Yuri Goloubev: Of Chocolate Cake & Other Simple Metaphors
AAJ: You formed one-third of a trio along with Gwilym Simcock and Asaf Sirkis; how did that trio come about?
From left: Gwilym Simcock, Yuri Goloubev
YG: It dates back to the end of 2005 when Asaf and I were recording on a Klaus Gesing album. Glauco Venier couldn't make the recording session and Asaf Sirkis recommended Gwilym to sub for Glauco. I was kind of worried because I didn't know this guy at all. It wasn't a question of whether he was good or bad, just I didn't know him and we only had one rehearsal.
So we got to our first and only rehearsal before recording the album and I said: "Okay, let's play some standards just to warm up." The idea was just to get to know each other. We started to play some standard and within about ten to fifteen seconds I thought of Gwilym: "Oh, this guy is a genius." I have never changed that opinion. After the recording we did several tours with that band.
One day at sound check it was just me and Gwilym and I said: "Why don't we do a duo recording?" I knew he had a working trio with Martin France and Phil Donkin and I didn't want to create any competition. He said: "Good idea, but why don't we do a trio recording with Asaf?" "Wonderful," I thought. "Let's do it."
The idea behind the recording was to play contemporary jazz tunes that are only played by their authors. Over the course of something like eight months we did roughly fifteen concerts in Italy.
AAJ: Is SGS still active and are their plans to record again?
YG: I would love to but SGS had to yield to Gwilym's new trio. He has to participate in projects only of his name now. We had some gigs booked at festivals so I had to take these gigs under the name of Gwilym's new trio. It's a wonderful band, very different from SGS and I really enjoy playing with Gwilym and James Maddren. On the other hand I'd put a lot of energy into promoting SGS, radio shows, interviews, reviews and finally the gigs started to arrive. Right at that point the project had to close and it's a pity.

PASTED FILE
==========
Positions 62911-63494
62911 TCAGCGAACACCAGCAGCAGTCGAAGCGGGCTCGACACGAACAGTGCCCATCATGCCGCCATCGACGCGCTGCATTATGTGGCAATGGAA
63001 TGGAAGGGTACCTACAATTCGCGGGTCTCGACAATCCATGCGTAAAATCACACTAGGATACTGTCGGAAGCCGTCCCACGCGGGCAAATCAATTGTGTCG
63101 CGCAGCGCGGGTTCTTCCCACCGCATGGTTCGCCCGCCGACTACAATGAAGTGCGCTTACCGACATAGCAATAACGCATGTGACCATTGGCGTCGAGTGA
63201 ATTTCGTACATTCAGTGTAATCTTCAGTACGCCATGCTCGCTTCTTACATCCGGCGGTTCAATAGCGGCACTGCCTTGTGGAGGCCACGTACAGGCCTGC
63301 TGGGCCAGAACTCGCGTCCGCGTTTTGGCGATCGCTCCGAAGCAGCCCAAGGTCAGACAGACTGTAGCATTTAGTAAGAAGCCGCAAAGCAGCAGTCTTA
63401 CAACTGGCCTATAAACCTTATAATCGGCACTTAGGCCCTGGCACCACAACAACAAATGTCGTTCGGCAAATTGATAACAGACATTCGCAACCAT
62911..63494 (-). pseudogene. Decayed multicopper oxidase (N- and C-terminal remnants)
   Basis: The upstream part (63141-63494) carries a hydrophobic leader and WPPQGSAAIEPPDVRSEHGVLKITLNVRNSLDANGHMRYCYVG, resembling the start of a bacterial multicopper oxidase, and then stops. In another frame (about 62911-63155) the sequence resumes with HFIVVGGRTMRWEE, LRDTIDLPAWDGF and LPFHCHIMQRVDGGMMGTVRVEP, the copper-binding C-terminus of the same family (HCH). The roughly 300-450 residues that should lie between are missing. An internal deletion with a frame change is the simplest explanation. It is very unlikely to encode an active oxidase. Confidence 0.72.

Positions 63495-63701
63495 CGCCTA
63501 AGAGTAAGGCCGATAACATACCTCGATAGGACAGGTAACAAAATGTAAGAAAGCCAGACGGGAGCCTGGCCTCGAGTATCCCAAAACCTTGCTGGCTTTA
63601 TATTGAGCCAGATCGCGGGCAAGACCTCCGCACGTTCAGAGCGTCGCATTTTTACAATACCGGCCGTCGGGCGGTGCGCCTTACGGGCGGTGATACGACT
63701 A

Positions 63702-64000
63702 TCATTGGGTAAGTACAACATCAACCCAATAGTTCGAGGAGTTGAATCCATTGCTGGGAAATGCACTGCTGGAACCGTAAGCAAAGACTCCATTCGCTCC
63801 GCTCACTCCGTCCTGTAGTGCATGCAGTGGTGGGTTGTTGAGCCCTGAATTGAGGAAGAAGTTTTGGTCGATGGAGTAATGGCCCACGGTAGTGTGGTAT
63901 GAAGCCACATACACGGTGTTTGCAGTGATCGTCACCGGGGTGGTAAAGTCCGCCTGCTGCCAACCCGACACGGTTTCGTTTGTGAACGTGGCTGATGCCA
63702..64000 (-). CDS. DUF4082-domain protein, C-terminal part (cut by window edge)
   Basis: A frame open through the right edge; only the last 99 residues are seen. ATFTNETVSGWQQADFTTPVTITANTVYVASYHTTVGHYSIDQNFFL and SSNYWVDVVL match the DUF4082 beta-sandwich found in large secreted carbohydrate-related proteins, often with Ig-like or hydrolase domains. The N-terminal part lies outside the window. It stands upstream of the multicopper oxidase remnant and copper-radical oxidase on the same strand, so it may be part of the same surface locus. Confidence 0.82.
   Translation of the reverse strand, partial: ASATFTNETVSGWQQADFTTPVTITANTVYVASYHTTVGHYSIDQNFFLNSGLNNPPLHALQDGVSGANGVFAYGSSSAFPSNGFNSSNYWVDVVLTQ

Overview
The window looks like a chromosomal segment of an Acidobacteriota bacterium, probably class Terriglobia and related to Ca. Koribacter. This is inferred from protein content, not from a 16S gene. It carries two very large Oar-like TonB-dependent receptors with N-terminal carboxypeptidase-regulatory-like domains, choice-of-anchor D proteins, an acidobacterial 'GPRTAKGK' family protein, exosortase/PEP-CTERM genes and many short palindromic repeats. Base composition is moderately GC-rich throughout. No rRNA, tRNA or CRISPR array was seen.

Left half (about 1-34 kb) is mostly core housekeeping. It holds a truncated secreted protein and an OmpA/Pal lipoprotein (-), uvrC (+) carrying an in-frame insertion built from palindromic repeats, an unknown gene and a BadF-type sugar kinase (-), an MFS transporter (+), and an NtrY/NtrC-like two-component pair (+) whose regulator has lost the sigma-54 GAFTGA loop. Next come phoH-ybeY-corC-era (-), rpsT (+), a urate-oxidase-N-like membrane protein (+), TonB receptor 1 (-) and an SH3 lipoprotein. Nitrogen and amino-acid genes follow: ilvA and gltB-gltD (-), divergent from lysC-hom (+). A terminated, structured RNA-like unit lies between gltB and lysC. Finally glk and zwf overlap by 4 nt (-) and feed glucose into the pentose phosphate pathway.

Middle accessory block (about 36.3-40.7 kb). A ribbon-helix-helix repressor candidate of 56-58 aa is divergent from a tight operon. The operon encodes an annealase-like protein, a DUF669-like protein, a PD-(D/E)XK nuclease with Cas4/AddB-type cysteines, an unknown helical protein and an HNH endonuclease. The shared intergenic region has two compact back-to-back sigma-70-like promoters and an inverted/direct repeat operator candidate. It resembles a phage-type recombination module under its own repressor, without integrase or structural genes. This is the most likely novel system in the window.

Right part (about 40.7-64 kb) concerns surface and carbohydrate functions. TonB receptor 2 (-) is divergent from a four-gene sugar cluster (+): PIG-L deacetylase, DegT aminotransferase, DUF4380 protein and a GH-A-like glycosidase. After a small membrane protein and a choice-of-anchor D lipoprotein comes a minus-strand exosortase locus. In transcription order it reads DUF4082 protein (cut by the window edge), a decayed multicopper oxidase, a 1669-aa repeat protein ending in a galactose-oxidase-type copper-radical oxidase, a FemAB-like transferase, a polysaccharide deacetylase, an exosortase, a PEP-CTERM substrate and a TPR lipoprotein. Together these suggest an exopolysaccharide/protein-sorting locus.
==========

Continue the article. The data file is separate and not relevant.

AAJ: It is a shame, because I'm sure a lot of people recognized how good the SGS CD is, how good that trio is.
YG: I really thank you for your kind words about that album. It was a wonderful pleasure to work in that trio. I don't know, maybe one day Gwilym's obligations will change, and maybe some politics will change. Who knows? You can never know what's going to happen. We've got a gig, the new trio gig in Luxembourg, April 2011, but first you have to arrive alive to 2011. [laughs]
AAJ: Although SGS is in hibernation let's say, you're still playing with Gwilym in his new trio with drummer James Maddren. This is another quite special trio as anyone who has seen the trio live will affirm; can you tell us about the particular chemistry of this group?
YG: Well, it's really difficult to describe in words. It's very different from the SGS trio. The energy is different. When we started playing together one of the things that I really liked about James is his capacity to build up a solo. He's really creative in building a solo and taking it somewhere. In the first gigs we did together I was just completely astonished; I was captured by his solos from the beginning to the end. He is very creative.
Coming back to your question, it's like, what does this chocolate cake taste of? I can tell you it tastes of good chocolate but it's hard to describe, you know?
AAJ: Now that's a simple metaphor and a good one.
YG: A simple metaphor, right! [laughs]
AAJ: Which brings us to your latest release Metafore Semplici. This is a strong musical statement. Let me begin by asking you about the chorales which appear on this disc; this is not the first time you've recorded chorales and I wondered what the appeal of this musical form is.